threshold.

Percent of Overall Threshold = 171.01% ÷ 5


= 34.20%

This value represents the operator’s overall violation rate as a percentage of its overall
threshold.

Commercial Vehicle Operators’ Registration – February 2014 4-37


Appendix B – Threshold Values

Collisions

Definition of Column Headings

Rate of travel – km/month (R): The total kilometres travelled per month in Canada (in
Ontario, for U.S.-plated operators), for all commercial motor vehicles operating under
the operator’s CVOR certificate.

Collision-threshold points (Y col ): The number of collision points in a given period for
a specified rate of travel that will result in being at 100 percent of collision threshold.

Y col = ( 1.363 x R 0.217 ) ( # months/24 ), for R < 120,000 km/month

Y col = ( 0.000144 x R ) ( # months/24 ), for R = or > 120,000 km/month

Commercial Vehicle Operators’ Registration – February 2014 4-38


Rate of Collision Collision Rate of Collision Collision
Travel Threshold Threshold Travel Threshold Threshold
Km/month Points Points Km/month Points Points
R (24- (per month) R (24- (per month)
months) Y est months) Y est
Y est Y est
100 3.70 0.154 36,000 13.28 0.553
1,000 6.10 0.254 37,000 13.36 0.557
2,000 7.09 0.296 38,000 13.44 0.560
3,000 7.75 0.323 39,000 13.51 0.563
4,000 8.24 0.344 40,000 13.59 0.566
5,000 8.65 0.361 41,000 13.66 0.569
6,000 9.00 0.375 42,000 13.73 0.572
7,000 9.31 0.388 43,000 13.80 0.575
8,000 9.58 0.399 44,000 13.87 0.578
9,000 9.83 0.410 45,000 13.94 0.581
10,000 10.06 0.419 46,000 14.01 0.584
11,000 10.27 0.428 47,000 14.07 0.586
12,000 10.46 0.436 48,000 14.14 0.589
13,000 10.65 0.444 49,000 14.20 0.592
14,000 10.82 0.451 50,000 14.26 0.594
15,000 10.98 0.458 51,000 14.32 0.597
16,000 11.14 0.464 52,000 14.38 0.599
17,000 11.29 0.470 53,000 14.44 0.602
18,000 11.43 0.476 54,000 14.50 0.604
19,000 11.56 0.482 55,000 14.56 0.607
20,000 11.69 0.487 56,000 14.62 0.609
21,000 11.81 0.492 57,000 14.67 0.611
22,000 11.93 0.497 58,000 14.73 0.614
23,000 12.05 0.502 59,000 14.78 0.616
24,000 12.16 0.507 60,000 14.84 0.616
25,000 12.27 0.511 61,000 14.89 0.618
26,000 12.37 0.516 62,000 14.94 0.620
27,000 12.48 0.520 63,000 15.00 0.623
28,000 12.58 0.524 64,000 15.05 0.625
29,000 12.67 0.526 65,000 15.10 0.627
30,000 12.77 0.532 66,000 15.15 0.629
31,000 12.86 0.536 67,000 15.20 0.631
32,000 12.95 0.539 68,000 15.25 0.633
33,000 13.03 0.543 69,000 15.29 0.635
34,000 13.12 0.547 70,000 15.34 0.637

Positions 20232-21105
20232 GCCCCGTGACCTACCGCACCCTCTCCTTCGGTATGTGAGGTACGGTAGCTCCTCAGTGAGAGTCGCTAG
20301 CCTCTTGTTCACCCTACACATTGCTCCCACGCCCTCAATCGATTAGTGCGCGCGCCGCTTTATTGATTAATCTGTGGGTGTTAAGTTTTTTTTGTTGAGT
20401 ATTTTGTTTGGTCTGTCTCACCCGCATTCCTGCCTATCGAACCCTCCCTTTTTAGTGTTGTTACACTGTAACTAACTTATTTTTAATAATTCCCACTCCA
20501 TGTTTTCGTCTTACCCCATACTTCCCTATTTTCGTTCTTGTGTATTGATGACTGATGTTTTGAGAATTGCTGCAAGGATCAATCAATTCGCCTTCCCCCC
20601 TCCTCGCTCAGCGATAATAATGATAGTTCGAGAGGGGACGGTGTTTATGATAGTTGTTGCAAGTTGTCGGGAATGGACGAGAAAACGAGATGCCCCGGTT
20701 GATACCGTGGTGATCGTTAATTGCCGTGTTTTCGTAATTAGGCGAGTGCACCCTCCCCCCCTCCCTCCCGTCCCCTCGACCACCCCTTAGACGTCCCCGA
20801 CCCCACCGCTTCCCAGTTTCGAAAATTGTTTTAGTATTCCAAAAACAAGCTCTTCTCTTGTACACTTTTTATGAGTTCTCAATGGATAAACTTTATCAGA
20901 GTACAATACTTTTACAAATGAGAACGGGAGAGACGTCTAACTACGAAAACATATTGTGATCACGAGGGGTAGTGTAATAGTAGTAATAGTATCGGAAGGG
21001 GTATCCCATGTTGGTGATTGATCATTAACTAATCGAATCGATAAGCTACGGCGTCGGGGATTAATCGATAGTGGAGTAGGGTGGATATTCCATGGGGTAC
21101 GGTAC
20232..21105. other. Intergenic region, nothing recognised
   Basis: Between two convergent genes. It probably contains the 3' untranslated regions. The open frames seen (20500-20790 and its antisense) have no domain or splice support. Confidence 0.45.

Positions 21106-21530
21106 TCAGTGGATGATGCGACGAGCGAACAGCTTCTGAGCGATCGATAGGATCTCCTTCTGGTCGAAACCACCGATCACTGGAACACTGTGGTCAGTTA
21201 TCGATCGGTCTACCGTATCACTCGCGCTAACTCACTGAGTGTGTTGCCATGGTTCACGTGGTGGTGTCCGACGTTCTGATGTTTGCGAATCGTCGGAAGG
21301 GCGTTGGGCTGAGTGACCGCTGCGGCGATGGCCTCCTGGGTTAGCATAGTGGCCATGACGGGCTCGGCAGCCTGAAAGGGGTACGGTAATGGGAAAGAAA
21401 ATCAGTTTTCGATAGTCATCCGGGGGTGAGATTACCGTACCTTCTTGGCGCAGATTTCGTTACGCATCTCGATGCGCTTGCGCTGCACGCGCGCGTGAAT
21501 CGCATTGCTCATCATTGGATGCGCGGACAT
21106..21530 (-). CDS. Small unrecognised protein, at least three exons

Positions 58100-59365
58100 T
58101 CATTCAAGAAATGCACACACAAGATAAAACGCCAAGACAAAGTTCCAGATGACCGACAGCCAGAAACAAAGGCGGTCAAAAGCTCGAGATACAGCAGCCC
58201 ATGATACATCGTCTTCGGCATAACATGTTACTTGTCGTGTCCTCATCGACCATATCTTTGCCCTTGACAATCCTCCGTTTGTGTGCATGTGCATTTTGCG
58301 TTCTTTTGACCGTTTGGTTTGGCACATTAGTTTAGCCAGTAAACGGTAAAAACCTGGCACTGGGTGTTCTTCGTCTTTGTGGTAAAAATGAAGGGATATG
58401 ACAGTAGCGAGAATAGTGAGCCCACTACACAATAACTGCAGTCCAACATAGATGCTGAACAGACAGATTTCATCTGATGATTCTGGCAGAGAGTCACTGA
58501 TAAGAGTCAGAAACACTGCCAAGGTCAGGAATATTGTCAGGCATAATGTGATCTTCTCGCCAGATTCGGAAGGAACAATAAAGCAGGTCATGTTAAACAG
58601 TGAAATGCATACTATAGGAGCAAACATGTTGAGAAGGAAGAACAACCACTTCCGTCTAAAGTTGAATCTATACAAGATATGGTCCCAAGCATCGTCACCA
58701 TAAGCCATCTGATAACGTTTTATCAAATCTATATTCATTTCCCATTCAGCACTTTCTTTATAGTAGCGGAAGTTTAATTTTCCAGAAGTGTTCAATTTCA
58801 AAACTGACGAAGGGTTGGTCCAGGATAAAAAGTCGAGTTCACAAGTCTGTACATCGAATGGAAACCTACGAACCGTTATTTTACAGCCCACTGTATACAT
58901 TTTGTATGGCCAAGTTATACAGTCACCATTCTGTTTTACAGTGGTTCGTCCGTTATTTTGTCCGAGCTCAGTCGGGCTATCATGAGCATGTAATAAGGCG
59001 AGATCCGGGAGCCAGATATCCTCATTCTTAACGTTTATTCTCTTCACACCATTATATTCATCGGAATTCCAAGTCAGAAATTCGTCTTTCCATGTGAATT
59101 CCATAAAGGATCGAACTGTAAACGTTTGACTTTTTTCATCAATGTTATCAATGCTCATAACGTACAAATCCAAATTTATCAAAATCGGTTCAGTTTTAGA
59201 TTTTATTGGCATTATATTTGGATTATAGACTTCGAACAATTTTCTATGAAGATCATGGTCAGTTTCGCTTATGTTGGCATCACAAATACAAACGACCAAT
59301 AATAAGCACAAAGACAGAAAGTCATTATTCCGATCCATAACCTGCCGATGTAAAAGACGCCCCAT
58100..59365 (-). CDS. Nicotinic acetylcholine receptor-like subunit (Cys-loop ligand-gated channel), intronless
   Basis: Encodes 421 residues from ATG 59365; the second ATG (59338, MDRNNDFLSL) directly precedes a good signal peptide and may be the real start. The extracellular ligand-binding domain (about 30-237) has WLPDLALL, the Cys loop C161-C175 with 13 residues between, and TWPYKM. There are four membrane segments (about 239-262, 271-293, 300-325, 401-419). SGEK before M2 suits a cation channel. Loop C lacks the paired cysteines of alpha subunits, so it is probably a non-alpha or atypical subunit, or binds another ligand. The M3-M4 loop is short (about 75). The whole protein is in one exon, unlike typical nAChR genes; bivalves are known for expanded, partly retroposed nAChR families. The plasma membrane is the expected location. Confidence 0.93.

35,000 13.20 0.550 71,000 15.39 0.639

Commercial Vehicle Operators’ Registration – February 2014 4-39


Rate of Collision Collision Rate of Collision Collision
Travel Threshold Threshold Travel Threshold Threshold
Km/month Points Points Km/month Points Points
R (24- (per month) R (24- (per month)
months) Y est months) Y est
Y est Y est
72,000 15.44 0.641 108,000 16.86 0.702
73,000 15.48 0.643 109,000 16.89 0.704
74,000 15.53 0.645 110,000 16.92 0.705
75,000 15.57 0.647 111,000 16.96 0.707
76,000 15.62 0.649 112,000 16.99 0.708
77,000 15.66 0.651 113,000 17.02 0.709
78,000 15.71 0.653 114,000 17.05 0.711
79,000 15.75 0.654 115,000 17.09 0.712
80,000 15.79 0.656 116,000 17.12 0.713
81,000 15.84 0.660 117,000 17.15 0.715
82,000 15.88 0.662 118,000 17.18 0.716
83,000 15.92 0.663 119,000 17.21 0.717
84,000 15.96 0.665 120,000 17.25 0.719
85,000 16.00 0.667 130,000 18.72 0.760
86,000 16.04 0.668 140,000 20.16 0.840
87,000 16.08 0.670 150,000 21.60 0.900
88,000 16.12 0.672 160,000 23.04 0.960
89,000 16.16 0.673 170,000 24.48 1.020
90,000 16.20 0.675 180,000 25.92 1.060
91,000 16.24 0.677 190,000 27.36 1.140
92,000 16.28 0.678 200,000 28.80 1.200
93,000 16.32 0.680 210,000 30.24 1.260
94,000 16.36 0.681 220,000 31.68 1.320
95,000 16.39 0.683 230,000 33.12 1.360
96,000 16.43 0.685 240,000 34.56 1.440
97,000 16.47 0.686 250,000 36.00 1.500
98,000 16.50 0.688 500,000 72.00 3.000
99,000 16.54 0.689 750,000 108.00 4.500
100,000 16.58 0.691 1,000,000 144.00 6.000
101,000 16.61 0.692 1,250,000 180.00 7.500
102,000 16.65 0.694 1,500,000 216.00 9.000
103,000 16.68 0.695 1,750,000 252.00 10.500
104,000 16.72 0.697 2,000,000 288.00 12.000
105,000 16.75 0.698 2,250,000 324.00 13.500
106,000 16.79 0.699 2,500,000 360.00 15.000
107,000 16.82 0.701 2,750,000 396.00 16.500

Commercial Vehicle Operators’ Registration – February 2014 4-40


Rate of Collision Collision